News Releases - Superfund and Brownfields
Dredging Begins to Remove 20,000 Cubic Yards of Highly Contaminated Mud from Lyndhurst Section of the Passaic River; $20 Million Project to be Paid by Various Companies
Release Date: 08/07/2013
Contact Information: Elias Rodriguez, (212) 637-3664, firstname.lastname@example.org
- (New York, NY) U.S. Environmental Protection Agency Regional Administrator Judith A. Enck was joined today by Congressmember Bill Pascrell, Jr., New Jersey Department of Environmental Protection Commissioner Bob Martin, Bergen County Executive Kathleen A. Donovan, Mayor of Lyndhurst Robert Giangeruso and other dignitaries as she announced that work has begun to remove approximately 20,000 cubic yards of highly contaminated sediment from a half-mile stretch of the Passaic River that runs by Riverside County Park North in Lyndhurst, New Jersey. The cleanup is necessary because high levels of contaminants, including dioxin, PCBs and mercury, are present in the sediment and can have serious impacts on people’s health. The $20 million cleanup is being paid for by 70 companies considered potentially responsible for contamination of the lower Passaic River. The cleanup will be conducted by the companies with EPA oversight.
“The level of contamination in this area of river sediment is very high and the EPA is ensuring it doesn’t move and contaminate other areas of the Lower Passaic River,” said EPA Regional Administrator Judith A. Enck. “This cleanup removes some of the worst contamination in the Passaic River while the EPA continues to develop long-term cleanup plans for a 17-mile stretch of the Lower Passaic River between the Dundee Dam and Newark Bay.”
New Jersey Department of Environmental Protection Commissioner Bob Martin said, “The cleanup of the entire Passaic River is a top environmental priority of the Christie Administration. Our goal is to restore this river to one that can be a swimmable and fishable natural resource and an economic engine to benefit towns like Lyndhurst and cities like Newark and other urban communities along this once great river. We particularly look forward to the completion of the EPA’s Focused Feasibility Study by the end of this year to outline options to clean up the entire 8 miles of the lower Passaic River.’’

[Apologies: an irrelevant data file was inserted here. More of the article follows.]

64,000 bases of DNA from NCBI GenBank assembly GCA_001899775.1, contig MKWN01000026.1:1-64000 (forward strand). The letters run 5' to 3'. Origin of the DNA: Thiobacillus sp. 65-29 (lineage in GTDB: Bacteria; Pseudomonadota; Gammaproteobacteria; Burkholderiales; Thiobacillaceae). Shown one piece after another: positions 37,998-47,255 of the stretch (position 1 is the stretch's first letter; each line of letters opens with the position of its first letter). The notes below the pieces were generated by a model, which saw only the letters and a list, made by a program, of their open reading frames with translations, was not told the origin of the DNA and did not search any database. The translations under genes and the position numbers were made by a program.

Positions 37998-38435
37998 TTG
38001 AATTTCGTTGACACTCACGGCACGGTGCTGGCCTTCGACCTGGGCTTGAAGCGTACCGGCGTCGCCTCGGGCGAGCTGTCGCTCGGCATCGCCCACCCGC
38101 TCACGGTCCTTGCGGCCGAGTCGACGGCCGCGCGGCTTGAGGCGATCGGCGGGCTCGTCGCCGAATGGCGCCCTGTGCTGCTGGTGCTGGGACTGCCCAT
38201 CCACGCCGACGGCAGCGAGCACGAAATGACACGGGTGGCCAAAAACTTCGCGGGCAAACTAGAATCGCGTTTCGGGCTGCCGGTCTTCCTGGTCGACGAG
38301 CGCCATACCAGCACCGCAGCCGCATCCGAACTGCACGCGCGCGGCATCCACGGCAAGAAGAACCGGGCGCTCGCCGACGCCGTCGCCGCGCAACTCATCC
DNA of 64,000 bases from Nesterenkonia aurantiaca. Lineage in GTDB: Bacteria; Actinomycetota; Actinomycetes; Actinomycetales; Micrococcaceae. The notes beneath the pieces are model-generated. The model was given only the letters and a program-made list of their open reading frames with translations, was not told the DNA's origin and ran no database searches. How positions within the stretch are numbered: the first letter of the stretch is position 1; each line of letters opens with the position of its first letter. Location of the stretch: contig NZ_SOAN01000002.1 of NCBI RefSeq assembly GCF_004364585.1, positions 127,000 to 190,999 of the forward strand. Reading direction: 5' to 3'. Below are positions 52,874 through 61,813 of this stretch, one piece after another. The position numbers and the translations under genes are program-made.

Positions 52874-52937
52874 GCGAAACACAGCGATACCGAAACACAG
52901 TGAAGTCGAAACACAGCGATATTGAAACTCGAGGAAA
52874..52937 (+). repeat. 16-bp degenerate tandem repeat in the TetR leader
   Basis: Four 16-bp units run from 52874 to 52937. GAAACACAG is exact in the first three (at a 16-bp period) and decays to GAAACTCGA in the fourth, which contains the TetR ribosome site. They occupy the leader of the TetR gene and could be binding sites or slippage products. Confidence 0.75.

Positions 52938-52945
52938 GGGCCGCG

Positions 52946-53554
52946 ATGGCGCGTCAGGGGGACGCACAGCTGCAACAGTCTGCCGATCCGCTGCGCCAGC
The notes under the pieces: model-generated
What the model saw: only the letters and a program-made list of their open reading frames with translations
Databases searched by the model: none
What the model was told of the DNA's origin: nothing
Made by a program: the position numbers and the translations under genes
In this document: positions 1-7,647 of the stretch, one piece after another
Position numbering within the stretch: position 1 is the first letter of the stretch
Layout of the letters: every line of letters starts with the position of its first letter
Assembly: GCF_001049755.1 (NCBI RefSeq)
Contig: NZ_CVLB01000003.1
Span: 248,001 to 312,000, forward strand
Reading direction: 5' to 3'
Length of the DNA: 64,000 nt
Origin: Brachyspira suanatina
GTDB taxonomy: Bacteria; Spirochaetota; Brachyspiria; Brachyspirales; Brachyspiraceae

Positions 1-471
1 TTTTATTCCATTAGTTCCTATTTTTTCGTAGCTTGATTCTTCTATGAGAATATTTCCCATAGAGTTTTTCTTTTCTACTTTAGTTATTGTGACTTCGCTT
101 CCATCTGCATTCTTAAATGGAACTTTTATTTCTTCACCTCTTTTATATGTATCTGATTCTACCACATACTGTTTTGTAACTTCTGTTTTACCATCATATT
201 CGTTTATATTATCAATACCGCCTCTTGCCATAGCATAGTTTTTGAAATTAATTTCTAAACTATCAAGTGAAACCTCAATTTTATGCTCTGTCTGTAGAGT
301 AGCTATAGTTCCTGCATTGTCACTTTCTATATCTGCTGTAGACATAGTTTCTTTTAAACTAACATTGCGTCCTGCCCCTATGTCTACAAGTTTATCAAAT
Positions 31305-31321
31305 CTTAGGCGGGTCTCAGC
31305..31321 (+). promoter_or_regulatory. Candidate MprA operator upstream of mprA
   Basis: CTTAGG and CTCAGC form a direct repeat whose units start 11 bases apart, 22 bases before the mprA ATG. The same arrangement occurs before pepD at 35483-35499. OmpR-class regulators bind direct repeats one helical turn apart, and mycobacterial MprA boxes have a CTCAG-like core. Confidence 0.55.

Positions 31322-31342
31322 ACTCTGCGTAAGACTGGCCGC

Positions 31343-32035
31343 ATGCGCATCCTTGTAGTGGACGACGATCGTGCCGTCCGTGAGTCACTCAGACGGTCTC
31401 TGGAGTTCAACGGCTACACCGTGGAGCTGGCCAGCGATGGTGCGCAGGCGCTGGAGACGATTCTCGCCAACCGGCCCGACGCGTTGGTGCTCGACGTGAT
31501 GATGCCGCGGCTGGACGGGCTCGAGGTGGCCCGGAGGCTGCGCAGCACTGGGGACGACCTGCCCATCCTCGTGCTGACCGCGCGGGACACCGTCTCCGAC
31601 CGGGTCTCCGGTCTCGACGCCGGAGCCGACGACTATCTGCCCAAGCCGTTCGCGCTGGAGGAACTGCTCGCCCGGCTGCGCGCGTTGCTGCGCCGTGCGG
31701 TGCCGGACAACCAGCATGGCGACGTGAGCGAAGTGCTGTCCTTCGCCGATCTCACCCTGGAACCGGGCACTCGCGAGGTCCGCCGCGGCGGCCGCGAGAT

Twenty-thousand cubic yards of highly contaminated sediment will be removed from the river and a protective cap will be placed over the approximately 5.6-acre excavated area. The cap will be approximately two feet thick and consist of four layers of stone, fabric, sand and a layer of activated carbon. The cap will be monitored and maintained to ensure that it remains protective while a final cleanup plan for the lower 17 miles of the Passaic River is developed by the EPA. All work will be conducted from barges on the river and the sediment will be transported by the barges downriver to a processing facility and then disposed of out-of-state. No equipment or dredged sediment will be placed in or transported through the park or local streets. Air and water quality will be monitored during the work. Prior to finalizing its plan to remove the highly contaminated sediment from this area of the river, the EPA held a public meeting for Lyndhurst residents and has been working with the New Jersey Department of Environmental Protection, local officials and community organizations to keep the public informed. The work is expected to be completed by the end of 2013.
The sediment of the Lower Passaic River, which extends for about 17 miles from Newark Bay to the Dundee Dam in Garfield, is contaminated with a variety of hazardous substances, including dioxin, PCBs and mercury. A long-term study of contaminated sediment in the entire 17 miles of the Lower Passaic River is being conducted. During the investigation, an area of surface sediment containing high concentrations of contaminants, including dioxin, was found in mud adjacent to Riverside County Park. The EPA reached agreement in June 2012 with 70 parties potentially responsible for the contamination in this area to conduct the work. A plan to address the lower eight miles of the river, which are known to be the most contaminated, is currently under development and the EPA expects to propose a cleanup plan for this section of the river by the end of 2013.
Additional information on the lower Passaic River restoration project is available at http://www.epa.gov/region02/superfund/npl/diamondalkali/ or http://www.ourpassaic.org.